One argument that many Philly-area businesses are making is that their losses are not related to the virus itself, but instead due to the government’s response to the virus. This distinction, businesses claim, should trigger a policy based on the policy language that covers unforeseeable losses caused by the action of a civil authority. Of course, insurance companies are prepared for this argument, and respond that, while the losses may have been triggered by government action, the government action was due to the virus, rather than some other physical threat to property.
Pennsylvania lawmakers have been hearing pleas from business owners since the beginning of the pandemic, and have proposed several pieces of legislation that would require insurance companies to prove coverage to businesses affected by COVID-19. To do this, the proposed bills would define key terms in Pennsylvania business insurance policies. For example, Senate Bill 1127 provides that “if a person positively identified as having been infected with COVID-19 has been present” in a building, “that area of business activity shall be deemed to have experienced property damage.” This would negate an insurance company’s ability to deny a claim based on the lack of actual property damage.
Of course, insurance companies are opposed to any legislation that would require they pay out on claims they would rather deny. Not surprisingly, a representative of the American Property Casualty Insurance Association said in a statement last month that any legal action or legislation requiring insurance companies to retroactively cover viruses “would immediately subject insurers to claim payment liability that threatens [their] solvency.” Others question the validity of this claim, and note that, absent such coverage, some small businesses across the state will undoubtedly be forced to close down permanently.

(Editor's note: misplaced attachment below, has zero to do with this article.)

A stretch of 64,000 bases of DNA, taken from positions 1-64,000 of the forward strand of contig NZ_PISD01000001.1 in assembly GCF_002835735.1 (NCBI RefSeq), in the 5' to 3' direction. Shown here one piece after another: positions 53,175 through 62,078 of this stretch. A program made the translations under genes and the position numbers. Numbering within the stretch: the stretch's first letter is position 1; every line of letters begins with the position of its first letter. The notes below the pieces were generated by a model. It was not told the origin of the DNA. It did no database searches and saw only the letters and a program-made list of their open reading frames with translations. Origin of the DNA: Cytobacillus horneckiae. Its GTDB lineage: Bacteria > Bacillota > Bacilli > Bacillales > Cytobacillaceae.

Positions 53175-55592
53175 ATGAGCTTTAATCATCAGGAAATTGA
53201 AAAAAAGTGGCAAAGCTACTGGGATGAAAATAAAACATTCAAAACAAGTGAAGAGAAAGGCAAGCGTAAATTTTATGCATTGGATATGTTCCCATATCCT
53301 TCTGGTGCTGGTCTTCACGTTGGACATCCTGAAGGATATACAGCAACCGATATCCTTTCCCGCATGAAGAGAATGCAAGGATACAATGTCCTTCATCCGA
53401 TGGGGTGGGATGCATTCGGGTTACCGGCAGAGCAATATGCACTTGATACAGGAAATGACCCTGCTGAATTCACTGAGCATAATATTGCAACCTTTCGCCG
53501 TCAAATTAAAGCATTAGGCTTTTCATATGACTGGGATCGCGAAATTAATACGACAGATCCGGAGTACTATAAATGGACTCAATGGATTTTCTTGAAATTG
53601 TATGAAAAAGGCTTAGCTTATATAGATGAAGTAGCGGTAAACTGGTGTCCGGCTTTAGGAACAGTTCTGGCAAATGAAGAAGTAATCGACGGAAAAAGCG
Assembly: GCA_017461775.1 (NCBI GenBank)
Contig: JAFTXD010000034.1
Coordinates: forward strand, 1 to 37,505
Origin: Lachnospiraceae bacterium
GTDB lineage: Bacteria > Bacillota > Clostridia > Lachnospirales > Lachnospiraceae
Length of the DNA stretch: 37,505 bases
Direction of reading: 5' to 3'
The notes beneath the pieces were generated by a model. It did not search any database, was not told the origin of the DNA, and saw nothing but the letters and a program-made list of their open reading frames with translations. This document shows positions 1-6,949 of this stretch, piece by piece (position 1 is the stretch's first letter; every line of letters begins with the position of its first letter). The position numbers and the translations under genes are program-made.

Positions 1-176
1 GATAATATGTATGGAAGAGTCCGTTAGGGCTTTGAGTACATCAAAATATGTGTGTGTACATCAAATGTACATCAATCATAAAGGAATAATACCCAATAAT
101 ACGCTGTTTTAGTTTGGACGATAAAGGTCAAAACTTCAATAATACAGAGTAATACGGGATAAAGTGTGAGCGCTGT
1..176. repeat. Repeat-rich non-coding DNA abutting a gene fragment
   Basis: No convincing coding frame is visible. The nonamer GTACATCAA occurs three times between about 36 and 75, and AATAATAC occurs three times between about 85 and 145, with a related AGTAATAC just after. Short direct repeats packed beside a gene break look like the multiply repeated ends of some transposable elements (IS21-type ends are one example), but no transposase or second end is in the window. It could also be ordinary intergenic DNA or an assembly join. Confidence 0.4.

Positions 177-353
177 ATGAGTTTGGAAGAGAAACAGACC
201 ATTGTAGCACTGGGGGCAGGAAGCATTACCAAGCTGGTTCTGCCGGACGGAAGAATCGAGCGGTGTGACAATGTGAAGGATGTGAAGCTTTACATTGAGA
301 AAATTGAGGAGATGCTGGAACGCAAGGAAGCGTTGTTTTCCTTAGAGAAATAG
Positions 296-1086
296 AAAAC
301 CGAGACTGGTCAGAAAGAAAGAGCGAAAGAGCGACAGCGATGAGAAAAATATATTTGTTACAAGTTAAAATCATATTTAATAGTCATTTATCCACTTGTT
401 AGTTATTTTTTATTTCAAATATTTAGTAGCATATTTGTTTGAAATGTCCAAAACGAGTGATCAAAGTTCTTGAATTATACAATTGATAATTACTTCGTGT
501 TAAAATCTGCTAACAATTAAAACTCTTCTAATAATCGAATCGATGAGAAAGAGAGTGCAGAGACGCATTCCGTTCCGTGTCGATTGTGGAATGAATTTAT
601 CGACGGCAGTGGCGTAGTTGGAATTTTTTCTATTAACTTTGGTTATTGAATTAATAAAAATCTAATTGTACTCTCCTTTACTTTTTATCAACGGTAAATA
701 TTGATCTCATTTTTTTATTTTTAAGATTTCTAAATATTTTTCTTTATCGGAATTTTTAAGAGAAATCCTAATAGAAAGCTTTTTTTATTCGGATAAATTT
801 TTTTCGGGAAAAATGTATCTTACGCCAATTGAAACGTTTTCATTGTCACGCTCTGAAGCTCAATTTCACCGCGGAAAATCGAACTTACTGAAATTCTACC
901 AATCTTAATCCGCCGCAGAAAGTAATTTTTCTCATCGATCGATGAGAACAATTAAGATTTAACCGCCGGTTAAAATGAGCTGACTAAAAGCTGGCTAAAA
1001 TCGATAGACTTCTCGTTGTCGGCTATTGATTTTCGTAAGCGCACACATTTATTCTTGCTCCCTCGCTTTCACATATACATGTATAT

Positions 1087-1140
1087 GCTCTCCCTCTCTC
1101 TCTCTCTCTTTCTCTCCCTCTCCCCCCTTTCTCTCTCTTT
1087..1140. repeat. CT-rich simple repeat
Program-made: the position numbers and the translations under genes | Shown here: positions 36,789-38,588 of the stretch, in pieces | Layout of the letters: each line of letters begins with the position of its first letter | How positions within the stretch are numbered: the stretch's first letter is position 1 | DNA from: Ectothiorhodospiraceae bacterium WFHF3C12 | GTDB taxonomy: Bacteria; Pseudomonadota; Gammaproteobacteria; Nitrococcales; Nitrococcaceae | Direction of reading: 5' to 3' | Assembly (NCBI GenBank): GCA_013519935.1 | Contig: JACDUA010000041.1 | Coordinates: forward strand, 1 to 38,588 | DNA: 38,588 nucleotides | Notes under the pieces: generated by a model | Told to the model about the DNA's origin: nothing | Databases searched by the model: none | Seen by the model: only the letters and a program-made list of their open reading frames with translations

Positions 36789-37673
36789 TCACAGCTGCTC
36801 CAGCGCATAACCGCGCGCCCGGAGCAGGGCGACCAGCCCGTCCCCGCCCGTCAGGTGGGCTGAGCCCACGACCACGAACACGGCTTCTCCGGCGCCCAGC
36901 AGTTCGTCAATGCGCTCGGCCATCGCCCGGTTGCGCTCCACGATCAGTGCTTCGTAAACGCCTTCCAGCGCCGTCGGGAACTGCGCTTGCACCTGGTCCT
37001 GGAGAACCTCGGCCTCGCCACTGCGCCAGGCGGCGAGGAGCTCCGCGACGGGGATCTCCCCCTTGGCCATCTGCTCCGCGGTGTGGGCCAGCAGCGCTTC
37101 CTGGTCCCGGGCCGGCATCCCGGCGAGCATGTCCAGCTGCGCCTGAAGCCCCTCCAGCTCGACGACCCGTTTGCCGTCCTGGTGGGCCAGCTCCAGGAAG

Currently, the situation facing Philly small businesses is uncertain when it comes to business interruption insurance claims. However, many businesses – large and small – across the state have filed claims against insurance companies that have denied their claims. Some have pushed for courts to consolidate and expedite these cases, urging that they are of critical importance. Regardless, businesses will likely be in for a fight when it comes to getting the benefits they thought they have been paying for, and may need to go up against the insurance company – and their lawyers – in court.
Consult with a Knowledgeable Business Insurance Attorney Today
Insurance companies can be notoriously difficult to work with. While Philadelphia business owners may have done everything they thought possible to protect their business from the effect of something such as the COVID-19 pandemic, insurance companies may still deny a claim. The Philly insurance dispute attorneys at MyPhillyLawyer have extensive experience enforcing business owners’ rights under their insurance policies. MyPhillyLawyer attorneys have decades of collective experience holding insurance companies to their obligations, and standing up for the rights of businesses as well as individuals who have been injured in all types of personal injury accidents. Business owners interested in learning more can contact MyPhillyLawyer at 215-254-6391 locally, or toll-free at 866-907-2231. The attorneys at MyPhillylawyer can also be reached through the firm’s online form.